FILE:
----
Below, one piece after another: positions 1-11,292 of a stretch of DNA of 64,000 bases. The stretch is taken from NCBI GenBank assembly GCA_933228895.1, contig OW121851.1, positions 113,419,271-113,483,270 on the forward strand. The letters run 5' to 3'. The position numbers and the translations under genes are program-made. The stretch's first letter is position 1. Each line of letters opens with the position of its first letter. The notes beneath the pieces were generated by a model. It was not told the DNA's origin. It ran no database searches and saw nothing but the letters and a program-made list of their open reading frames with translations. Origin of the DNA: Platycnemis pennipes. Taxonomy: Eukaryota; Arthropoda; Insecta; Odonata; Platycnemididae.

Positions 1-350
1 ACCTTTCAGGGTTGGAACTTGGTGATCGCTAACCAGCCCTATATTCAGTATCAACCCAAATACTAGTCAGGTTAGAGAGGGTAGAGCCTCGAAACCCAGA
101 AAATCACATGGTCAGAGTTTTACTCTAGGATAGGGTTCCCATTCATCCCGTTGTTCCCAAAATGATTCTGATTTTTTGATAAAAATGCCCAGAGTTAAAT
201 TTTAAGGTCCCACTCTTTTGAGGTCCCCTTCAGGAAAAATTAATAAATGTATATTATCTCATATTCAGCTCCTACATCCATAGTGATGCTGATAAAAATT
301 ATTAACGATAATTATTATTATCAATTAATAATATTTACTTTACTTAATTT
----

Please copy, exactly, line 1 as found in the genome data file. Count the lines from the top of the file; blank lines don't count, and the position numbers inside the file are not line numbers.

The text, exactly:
Below, one piece after another: positions 1-11,292 of a stretch of DNA of 64,000 bases. The stretch is taken from NCBI GenBank assembly GCA_933228895.1, contig OW121851.1, positions 113,419,271-113,483,270 on the forward strand. The letters run 5' to 3'. The position numbers and the translations under genes are program-made. The stretch's first letter is position 1. Each line of letters opens with the position of its first letter. The notes beneath the pieces were generated by a model. It was not told the DNA's origin. It ran no database searches and saw nothing but the letters and a program-made list of their open reading frames with translations. Origin of the DNA: Platycnemis pennipes. Taxonomy: Eukaryota; Arthropoda; Insecta; Odonata; Platycnemididae.